Getting all information about the user without the need to call an API or query an additional data source certainly sounds like a plus. But how do we get the information from the browser to the server? While JWT defines the required properties in the JSON string, there is no official standard for sending it. A recommended way seems to be the use of a custom authorization header:

Authorization: Bearer <token>

While such a header can easily be added to any JavaScript-borne request or any API call via http, there seems to be no way to make the browser add such a header to the outgoing request by itself. And why would there be, given that that is what cookies were originally designed for. And, sure enough, the JWT manual also mentions cookies as a valid option. Cookies, though, are limited in their size which might prove to be an issue, depending on how detailed the user information is supposed to be. On the other hand, if the data size were to outgrow the size restrictions of cookies, the traffic overhead for every request would be of considerable magnitude.

And that’s not all: Conceptually, JWTs are like a distributed cache. When using JWT for storing authentication data on the client, the SSO server is never again bothered – that is, until the JWT expires. That’s of course by intention and makes a lot of sense for JWTs. But in case you want to change access permissions, disable an account ,or merely add new values, you’ll have to wait until the token has expired.

This, along with all the parsing and signing overhead, seems again like the opposite of a simple solution.

User Tokens and Callbacks

That leaves us with the idea of a user token or identifier and an API call from the application to our SSO service to get the actual user information. The process could be straightforward: Once the user has been authenticated, a user token or identifier is generated by the SSO service and stored as a regular, shared cookie on the client. Equipped with this token, the application could call an API provided by our SSO service to retrieve additional information about the current user.

While the general idea of a simple session-like token to be stored on the client sounds good, the rest seems awfully like reinventing OAUTH. It also means we have to provide this additional API and define the data structures, satisfying the needs of all the applications we plan on protecting. And we have to make every application call our API to get the information.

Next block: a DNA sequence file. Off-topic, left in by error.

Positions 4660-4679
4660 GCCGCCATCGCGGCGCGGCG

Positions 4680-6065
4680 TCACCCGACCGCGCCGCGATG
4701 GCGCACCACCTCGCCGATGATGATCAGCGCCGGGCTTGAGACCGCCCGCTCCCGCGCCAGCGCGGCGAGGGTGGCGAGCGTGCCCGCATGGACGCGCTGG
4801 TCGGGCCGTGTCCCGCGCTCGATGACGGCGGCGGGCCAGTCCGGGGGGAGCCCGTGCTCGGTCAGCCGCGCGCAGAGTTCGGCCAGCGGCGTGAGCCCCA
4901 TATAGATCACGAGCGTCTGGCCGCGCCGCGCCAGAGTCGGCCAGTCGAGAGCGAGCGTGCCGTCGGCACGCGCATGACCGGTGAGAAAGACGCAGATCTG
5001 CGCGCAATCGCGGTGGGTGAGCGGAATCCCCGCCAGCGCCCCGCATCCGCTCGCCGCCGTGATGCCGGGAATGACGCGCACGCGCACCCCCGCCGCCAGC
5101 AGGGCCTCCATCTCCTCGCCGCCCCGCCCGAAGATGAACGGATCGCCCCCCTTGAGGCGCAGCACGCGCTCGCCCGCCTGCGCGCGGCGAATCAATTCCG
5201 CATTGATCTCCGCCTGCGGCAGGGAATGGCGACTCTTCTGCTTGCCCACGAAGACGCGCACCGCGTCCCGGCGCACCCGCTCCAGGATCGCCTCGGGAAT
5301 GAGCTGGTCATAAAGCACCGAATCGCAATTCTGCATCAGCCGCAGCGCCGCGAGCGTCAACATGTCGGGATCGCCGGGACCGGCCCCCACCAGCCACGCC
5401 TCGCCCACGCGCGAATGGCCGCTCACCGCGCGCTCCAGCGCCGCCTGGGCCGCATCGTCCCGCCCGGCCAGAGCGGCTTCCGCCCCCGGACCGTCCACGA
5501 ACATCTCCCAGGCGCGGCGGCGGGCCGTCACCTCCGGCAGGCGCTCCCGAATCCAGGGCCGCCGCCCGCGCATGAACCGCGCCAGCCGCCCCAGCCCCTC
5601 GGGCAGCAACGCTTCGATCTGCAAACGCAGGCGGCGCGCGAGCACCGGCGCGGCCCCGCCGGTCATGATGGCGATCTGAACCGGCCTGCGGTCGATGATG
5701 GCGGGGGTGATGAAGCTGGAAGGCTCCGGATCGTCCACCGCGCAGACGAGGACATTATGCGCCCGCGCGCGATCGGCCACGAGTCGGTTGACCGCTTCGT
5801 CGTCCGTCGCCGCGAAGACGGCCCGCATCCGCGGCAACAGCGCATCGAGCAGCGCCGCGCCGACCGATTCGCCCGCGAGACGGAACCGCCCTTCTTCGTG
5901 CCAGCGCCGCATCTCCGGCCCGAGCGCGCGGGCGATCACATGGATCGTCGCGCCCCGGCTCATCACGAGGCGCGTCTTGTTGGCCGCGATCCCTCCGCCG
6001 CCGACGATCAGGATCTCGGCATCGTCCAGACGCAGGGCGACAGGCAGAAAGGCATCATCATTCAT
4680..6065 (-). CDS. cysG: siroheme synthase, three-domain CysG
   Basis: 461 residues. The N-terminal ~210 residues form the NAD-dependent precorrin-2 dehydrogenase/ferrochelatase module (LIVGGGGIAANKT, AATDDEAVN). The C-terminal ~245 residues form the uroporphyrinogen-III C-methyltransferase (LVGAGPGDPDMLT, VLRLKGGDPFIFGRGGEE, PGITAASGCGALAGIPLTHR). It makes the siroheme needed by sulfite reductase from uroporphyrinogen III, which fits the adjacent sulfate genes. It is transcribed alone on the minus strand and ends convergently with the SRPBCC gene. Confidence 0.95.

So, maybe requiring callbacks is not yet a good solution.

Avoiding Callbacks

Truly separating concerns, the protected application should be unaware of the SSO proxy setup. To achieve that, the SSO would have its own session token, as described in the last paragraph, but use a proxy approach to inject additional information for the application into the request before forwarding it.

That way, the application will get what it needs without making any API calls itself and the SSO proxy would be transparently in charge of security at all times. Sounds good, but also rather complicated? Actually, it’s not, as the following examples will (finally) demonstrate.

Let’s start with the web server for the application. Since we need an http server that can handle dynamic routing and proxying, we’ll be using NGINX, Redis, and some simple LUA:

Listing 1

server {

    # ...


    location / {
        lua_code_cache off;
        access_by_lua_file /var/www/lua/access.lua;

        proxy_set_header X-Real-IP  $remote_addr;
        proxy_pass https://application.local/;

The public-facing web server—reachable at “”—will execute the lua script access.lua to determine whether or not the request can and should be forwarded to the actual application server—named application.local in this example. It should be obvious that access to that server should be restricted to only work via the SSO proxy in front of it.

The main SSO logic is implemented in the access.lua script in Listing 2.

Listing 2

local uuid = ngx.var.cookie_uuid;
local sso = '';

if not uuid then

local redis = require "resty.redis"
local red = redis:new()
red:set_timeout(1000) -- 1 sec
local ok, err = red:connect("", 6379)
if not ok then
    ngx.say("failed to connect: ", err)

local res, err = red:get(uuid)
if not res then

if res == ngx.null then

ngx.header["uuid"] = nil
ngx.req.set_header("X-USER-INFO", res);

The code above checks to see whether a UUID cookie is set and, if so, whether matching data can be found in the Redis key value store. If that did not work or if no such cookie was set, the user will be redirected to the SSO service available at “”

In cases where the cookie was set and there is matching data found in Redis, it will be injected into the request as an additional, custom header named X-USER-INFO. And the request will be returned to Nginx, which in turn will proxy forward it to our application at ‘application.local’.

Our access.lua above relies on the UUID cookie and on Redis to hold the user details. For that to work, the user data needs to be stored in Redis and the cookie needs to be set upon successful login. The following excerpt (Listing 3) from the login demonstrates how this would roughly look like in source code.

Listing 3


// ...